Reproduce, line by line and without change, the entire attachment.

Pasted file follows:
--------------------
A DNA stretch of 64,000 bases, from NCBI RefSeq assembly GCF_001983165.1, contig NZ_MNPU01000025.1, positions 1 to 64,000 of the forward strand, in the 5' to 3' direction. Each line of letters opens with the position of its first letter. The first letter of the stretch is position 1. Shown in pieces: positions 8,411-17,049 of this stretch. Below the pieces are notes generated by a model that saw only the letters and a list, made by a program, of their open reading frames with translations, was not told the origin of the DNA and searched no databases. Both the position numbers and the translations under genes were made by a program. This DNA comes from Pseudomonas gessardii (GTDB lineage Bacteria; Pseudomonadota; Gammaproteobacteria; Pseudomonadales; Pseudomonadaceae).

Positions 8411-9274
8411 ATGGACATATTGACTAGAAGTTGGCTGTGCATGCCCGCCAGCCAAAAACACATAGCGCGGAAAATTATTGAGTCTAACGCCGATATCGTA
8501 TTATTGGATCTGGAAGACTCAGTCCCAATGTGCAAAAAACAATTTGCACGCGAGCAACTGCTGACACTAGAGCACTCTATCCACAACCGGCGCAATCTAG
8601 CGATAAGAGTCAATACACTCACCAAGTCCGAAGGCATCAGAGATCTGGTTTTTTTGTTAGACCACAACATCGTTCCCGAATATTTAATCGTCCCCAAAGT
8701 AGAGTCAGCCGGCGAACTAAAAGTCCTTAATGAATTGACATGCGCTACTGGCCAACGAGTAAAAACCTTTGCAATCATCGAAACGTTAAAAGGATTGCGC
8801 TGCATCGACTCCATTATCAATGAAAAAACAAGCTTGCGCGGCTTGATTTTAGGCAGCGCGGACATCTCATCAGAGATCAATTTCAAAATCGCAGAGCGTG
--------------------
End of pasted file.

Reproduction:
A DNA stretch of 64,000 bases, from NCBI RefSeq assembly GCF_001983165.1, contig NZ_MNPU01000025.1, positions 1 to 64,000 of the forward strand, in the 5' to 3' direction. Each line of letters opens with the position of its first letter. The first letter of the stretch is position 1. Shown in pieces: positions 8,411-17,049 of this stretch. Below the pieces are notes generated by a model that saw only the letters and a list, made by a program, of their open reading frames with translations, was not told the origin of the DNA and searched no databases. Both the position numbers and the translations under genes were made by a program. This DNA comes from Pseudomonas gessardii (GTDB lineage Bacteria; Pseudomonadota; Gammaproteobacteria; Pseudomonadales; Pseudomonadaceae).

Positions 8411-9274
8411 ATGGACATATTGACTAGAAGTTGGCTGTGCATGCCCGCCAGCCAAAAACACATAGCGCGGAAAATTATTGAGTCTAACGCCGATATCGTA
8501 TTATTGGATCTGGAAGACTCAGTCCCAATGTGCAAAAAACAATTTGCACGCGAGCAACTGCTGACACTAGAGCACTCTATCCACAACCGGCGCAATCTAG
8601 CGATAAGAGTCAATACACTCACCAAGTCCGAAGGCATCAGAGATCTGGTTTTTTTGTTAGACCACAACATCGTTCCCGAATATTTAATCGTCCCCAAAGT
8701 AGAGTCAGCCGGCGAACTAAAAGTCCTTAATGAATTGACATGCGCTACTGGCCAACGAGTAAAAACCTTTGCAATCATCGAAACGTTAAAAGGATTGCGC
8801 TGCATCGACTCCATTATCAATGAAAAAACAAGCTTGCGCGGCTTGATTTTAGGCAGCGCGGACATCTCATCAGAGATCAATTTCAAAATCGCAGAGCGTG